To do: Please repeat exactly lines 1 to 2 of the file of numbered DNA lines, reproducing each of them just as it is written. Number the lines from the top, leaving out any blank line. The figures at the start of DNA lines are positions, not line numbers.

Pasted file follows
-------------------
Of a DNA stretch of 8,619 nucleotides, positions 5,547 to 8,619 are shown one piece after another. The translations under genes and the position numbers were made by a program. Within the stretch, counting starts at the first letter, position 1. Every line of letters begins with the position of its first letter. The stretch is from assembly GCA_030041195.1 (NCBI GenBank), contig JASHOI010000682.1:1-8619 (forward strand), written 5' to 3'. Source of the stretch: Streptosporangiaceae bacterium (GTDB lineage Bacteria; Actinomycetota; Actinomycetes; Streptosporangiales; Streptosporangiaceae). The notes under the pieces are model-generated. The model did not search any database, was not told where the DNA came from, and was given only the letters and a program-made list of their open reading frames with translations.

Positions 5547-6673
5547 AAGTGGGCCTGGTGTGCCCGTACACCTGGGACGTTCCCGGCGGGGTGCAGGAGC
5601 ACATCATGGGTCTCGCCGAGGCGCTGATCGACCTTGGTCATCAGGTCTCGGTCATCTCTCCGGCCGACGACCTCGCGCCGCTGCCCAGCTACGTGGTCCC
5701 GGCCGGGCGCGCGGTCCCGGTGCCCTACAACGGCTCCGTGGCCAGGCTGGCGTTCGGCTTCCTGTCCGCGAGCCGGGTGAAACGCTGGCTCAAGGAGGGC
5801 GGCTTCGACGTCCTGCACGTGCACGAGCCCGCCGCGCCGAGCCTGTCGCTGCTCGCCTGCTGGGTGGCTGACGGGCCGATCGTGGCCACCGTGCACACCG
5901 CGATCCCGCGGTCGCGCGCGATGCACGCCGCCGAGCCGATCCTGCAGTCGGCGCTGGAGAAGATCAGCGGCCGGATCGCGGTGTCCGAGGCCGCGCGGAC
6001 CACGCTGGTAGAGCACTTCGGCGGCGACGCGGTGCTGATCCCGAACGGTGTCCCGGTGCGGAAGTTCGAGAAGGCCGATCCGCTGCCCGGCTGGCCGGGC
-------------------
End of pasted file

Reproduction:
Of a DNA stretch of 8,619 nucleotides, positions 5,547 to 8,619 are shown one piece after another. The translations under genes and the position numbers were made by a program. Within the stretch, counting starts at the first letter, position 1. Every line of letters begins with the position of its first letter. The stretch is from assembly GCA_030041195.1 (NCBI GenBank), contig JASHOI010000682.1:1-8619 (forward strand), written 5' to 3'. Source of the stretch: Streptosporangiaceae bacterium (GTDB lineage Bacteria; Actinomycetota; Actinomycetes; Streptosporangiales; Streptosporangiaceae). The notes under the pieces are model-generated. The model did not search any database, was not told where the DNA came from, and was given only the letters and a program-made list of their open reading frames with translations.

Positions 5547-6673